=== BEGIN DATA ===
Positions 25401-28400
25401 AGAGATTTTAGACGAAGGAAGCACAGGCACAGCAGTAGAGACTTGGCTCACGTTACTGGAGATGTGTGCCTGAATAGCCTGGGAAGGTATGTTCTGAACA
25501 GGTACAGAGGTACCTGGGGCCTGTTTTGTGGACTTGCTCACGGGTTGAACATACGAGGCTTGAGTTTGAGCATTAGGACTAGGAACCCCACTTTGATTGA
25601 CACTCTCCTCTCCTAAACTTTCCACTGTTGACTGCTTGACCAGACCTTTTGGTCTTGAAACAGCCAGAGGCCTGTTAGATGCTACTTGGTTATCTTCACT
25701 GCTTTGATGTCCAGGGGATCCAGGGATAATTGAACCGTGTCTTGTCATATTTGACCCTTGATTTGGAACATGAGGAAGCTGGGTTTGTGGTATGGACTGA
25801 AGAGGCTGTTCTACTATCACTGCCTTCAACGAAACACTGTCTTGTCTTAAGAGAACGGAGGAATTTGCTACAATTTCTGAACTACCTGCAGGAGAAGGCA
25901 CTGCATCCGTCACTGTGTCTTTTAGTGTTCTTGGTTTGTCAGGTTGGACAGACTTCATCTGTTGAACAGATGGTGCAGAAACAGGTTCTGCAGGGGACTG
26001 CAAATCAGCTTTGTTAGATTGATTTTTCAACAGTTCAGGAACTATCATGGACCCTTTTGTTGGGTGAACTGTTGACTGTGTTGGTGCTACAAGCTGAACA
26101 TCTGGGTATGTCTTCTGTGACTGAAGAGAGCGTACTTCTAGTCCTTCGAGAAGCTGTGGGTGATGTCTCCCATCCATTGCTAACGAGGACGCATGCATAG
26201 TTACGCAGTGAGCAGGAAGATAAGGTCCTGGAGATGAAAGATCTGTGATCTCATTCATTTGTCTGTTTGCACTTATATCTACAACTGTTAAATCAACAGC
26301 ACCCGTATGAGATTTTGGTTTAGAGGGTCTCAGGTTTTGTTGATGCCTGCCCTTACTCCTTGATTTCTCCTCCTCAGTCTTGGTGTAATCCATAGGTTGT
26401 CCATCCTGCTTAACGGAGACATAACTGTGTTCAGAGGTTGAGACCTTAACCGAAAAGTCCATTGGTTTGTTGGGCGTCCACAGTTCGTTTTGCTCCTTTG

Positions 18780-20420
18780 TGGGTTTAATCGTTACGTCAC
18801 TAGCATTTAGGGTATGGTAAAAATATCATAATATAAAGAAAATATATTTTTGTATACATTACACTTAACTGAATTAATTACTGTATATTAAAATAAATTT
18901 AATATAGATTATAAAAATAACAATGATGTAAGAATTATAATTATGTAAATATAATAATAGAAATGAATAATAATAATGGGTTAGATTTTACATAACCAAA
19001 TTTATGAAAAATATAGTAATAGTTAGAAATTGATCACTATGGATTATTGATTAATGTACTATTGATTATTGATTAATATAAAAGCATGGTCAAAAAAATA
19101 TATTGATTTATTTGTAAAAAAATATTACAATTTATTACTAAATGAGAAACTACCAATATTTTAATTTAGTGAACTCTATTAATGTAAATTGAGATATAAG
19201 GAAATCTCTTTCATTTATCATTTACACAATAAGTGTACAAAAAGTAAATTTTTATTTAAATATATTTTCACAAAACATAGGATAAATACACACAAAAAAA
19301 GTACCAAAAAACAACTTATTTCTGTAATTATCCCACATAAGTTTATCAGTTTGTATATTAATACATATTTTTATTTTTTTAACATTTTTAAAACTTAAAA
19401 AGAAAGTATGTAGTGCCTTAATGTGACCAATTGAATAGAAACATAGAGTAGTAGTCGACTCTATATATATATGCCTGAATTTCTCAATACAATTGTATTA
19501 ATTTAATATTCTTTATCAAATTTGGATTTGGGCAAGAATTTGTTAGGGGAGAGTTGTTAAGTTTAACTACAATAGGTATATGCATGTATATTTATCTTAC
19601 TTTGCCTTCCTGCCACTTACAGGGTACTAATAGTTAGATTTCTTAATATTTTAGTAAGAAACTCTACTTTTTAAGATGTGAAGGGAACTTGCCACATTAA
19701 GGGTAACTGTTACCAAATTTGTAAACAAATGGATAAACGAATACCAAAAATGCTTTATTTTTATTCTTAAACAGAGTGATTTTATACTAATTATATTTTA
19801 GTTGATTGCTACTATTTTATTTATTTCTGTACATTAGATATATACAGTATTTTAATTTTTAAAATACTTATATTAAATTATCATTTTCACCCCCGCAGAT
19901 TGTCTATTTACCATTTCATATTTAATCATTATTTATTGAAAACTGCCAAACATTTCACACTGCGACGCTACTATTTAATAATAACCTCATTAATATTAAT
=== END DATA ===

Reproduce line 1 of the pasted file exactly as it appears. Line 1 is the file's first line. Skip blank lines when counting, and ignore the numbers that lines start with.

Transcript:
Positions 25401-28400